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Reading Notes Part B- Adam and Eve

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Adam and Eve unit. Story source: King James Bible (1611): Genesis 1-2.Sent out into the world, Adam and Eve give birth to two sons, Cain and Abel. Cain, a farmer, offers God a portion of his crops one day as a sacrifice, only to learn that God is more pleased when Abel, a herdsman, presents God with the fattest portion of his flocks. Enraged, Cain kills his brother. God exiles Cain from his home to wander in the land east of Eden. Adam and Eve give birth to a third son, Seth. Through Seth and Cain, the human race begins to grow.Ten generations pass, and humankind becomes more evil. God begins to lament his creation and makes plans to destroy humankind completely. However, one man, Noah, has earned God’s favor because of his blameless behavior. God speaks to Noah and promises to establish a special covenant with Noah and his family. He instructs Noah to build an ark, or boat, large enough to hold Noah’s family and pairs of every kind of living animal while God sends a great flood to …

Reading Notes Part A- Adam and Eve

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Adam and Eve unit. Story source: King James Bible (1611): Genesis 1-2.The Book of Genesis opens the Hebrew Bible with the story of creation. God, a spirit hovering over an empty, watery void, creates the world by speaking into the darkness and calling into being light, sky, land, vegetation, and living creatures over the course of six days. Each day, he pauses to pronounce his works “good” (1:4). On the sixth day, God declares his intention to make a being in his “own image,” and he creates humankind (1:26). He fashions a man out of dust and forms a woman out of the man’s rib. God places the two people, Adam and Eve, in the idyllic garden of Eden, encouraging them to procreate and to enjoy the created world fully, and forbidding them to eat from the tree of the knowledge of good and evil.In the garden, Eve encounters a crafty serpent who convinces her to eat the tree’s forbidden fruit, assuring her that she will not suffer if she does so. Eve shares the fruit with Adam, and the two …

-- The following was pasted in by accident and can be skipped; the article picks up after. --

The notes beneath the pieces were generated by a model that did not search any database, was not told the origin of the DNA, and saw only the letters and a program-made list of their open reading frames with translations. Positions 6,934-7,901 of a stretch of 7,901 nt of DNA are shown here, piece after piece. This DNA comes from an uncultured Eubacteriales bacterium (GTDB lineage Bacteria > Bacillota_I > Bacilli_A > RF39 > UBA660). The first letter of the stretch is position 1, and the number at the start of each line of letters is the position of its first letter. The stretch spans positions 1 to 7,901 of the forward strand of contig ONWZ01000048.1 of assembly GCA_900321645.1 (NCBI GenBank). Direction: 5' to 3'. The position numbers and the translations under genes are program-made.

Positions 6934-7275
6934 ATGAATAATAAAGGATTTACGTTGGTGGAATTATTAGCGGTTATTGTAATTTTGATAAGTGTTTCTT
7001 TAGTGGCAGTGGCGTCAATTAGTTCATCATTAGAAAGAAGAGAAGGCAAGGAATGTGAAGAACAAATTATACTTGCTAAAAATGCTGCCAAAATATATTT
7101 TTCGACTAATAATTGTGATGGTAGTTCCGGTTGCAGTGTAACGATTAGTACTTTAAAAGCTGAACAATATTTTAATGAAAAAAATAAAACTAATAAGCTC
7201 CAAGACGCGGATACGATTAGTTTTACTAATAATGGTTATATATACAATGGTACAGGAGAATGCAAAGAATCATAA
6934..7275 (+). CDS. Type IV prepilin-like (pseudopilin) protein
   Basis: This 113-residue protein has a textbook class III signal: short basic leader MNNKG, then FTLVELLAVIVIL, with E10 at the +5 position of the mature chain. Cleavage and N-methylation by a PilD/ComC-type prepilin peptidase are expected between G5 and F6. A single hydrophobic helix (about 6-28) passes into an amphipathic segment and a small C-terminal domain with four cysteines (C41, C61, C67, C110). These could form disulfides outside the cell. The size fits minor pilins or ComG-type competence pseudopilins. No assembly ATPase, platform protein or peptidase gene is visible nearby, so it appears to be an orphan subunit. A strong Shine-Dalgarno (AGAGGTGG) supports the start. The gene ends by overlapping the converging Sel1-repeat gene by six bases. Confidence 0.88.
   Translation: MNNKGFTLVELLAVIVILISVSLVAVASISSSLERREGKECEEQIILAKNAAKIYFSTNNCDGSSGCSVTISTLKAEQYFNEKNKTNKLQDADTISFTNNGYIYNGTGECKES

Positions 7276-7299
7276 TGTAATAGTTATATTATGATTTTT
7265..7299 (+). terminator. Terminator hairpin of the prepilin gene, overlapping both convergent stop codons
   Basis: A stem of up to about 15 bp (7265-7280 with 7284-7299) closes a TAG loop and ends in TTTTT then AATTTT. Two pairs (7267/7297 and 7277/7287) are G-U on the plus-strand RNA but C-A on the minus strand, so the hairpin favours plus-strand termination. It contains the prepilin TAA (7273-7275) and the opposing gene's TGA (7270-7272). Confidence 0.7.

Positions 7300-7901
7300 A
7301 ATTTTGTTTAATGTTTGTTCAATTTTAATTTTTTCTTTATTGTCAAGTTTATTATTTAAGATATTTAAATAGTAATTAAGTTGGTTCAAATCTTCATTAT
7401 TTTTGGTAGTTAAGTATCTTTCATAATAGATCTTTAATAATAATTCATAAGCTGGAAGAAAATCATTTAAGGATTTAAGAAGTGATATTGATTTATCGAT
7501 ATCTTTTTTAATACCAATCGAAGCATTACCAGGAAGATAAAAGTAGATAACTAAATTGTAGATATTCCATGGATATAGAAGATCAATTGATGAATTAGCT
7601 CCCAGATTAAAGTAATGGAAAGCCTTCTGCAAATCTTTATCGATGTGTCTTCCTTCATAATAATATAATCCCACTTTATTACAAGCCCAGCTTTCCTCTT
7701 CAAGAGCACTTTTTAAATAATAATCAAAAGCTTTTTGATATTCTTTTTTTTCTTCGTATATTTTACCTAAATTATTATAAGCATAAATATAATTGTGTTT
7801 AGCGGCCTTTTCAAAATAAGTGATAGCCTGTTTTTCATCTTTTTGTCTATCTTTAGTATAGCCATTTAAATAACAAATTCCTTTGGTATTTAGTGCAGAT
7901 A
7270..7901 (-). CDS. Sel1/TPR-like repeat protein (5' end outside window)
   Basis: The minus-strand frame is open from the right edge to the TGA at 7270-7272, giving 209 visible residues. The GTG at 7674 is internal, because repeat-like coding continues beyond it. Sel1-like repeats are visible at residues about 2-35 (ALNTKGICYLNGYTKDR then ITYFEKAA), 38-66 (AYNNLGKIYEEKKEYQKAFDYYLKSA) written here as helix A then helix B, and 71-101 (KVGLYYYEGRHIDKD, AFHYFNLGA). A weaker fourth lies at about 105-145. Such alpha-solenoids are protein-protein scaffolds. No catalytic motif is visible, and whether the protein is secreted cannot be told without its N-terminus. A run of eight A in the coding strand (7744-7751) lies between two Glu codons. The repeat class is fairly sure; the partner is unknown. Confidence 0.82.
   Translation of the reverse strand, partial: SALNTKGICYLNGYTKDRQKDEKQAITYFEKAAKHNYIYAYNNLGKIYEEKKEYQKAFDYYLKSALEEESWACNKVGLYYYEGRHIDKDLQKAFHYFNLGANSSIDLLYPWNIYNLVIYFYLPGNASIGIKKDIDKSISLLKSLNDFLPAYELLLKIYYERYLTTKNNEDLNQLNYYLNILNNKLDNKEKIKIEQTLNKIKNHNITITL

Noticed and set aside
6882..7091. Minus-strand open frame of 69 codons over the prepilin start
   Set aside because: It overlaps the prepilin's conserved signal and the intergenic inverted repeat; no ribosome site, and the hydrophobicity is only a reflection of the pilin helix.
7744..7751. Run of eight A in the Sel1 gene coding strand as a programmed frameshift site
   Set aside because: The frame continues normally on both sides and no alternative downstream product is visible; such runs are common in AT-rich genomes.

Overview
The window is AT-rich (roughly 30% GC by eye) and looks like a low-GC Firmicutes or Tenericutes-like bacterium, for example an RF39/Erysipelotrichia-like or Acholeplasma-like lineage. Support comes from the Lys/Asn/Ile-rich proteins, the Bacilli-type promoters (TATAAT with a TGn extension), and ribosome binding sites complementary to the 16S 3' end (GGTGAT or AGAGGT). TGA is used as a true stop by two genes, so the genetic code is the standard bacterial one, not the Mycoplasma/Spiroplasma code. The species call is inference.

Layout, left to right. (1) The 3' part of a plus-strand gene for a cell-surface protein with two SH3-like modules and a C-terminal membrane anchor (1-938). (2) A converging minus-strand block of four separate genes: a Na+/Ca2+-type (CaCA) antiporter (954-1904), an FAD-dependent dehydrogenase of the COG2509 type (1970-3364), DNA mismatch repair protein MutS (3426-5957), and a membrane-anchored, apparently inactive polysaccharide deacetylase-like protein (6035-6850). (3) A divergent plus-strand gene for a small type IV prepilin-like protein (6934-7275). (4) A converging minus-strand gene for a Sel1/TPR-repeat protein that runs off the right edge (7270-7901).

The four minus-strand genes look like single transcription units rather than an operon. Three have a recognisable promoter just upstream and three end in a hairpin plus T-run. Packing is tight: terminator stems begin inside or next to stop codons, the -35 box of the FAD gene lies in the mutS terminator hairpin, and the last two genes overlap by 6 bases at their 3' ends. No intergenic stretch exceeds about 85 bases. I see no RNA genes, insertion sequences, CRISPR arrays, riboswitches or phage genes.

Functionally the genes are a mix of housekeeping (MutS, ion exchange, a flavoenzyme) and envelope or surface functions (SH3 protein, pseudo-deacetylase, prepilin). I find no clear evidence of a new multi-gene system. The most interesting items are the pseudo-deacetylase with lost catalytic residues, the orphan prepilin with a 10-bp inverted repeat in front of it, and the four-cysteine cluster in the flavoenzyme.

Topic Research

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For my project I am going to tell a story that takes place in the famous Yellowstone National Park. My hope is to have the characters all be animals, such as a fish, bear, and hawk. Each animal is unique in their own way and can observe different things-from the water, land, and air. I would like to demonstrate the changes the park has seen over the years. My research link below will help me include sacred places such as the hot springs. I also would like to include the impact the Native Americans had on the land before others visited. I have viewed a couple folklore stories that take place in the Yellowstone and focus on ghost, but they help me get a better understanding for the scene and plot that could be implemented in my own story. "Swept Over: Ghosts of the Lower Falls" does an excellent job incorporating real places within a folklore tale. https://americanfolklore.net/folklore/ghost-stories/yellowstone-ghost-stories/https://www.worldwidewriter.co.uk/native-americans-…

Feedback Strategies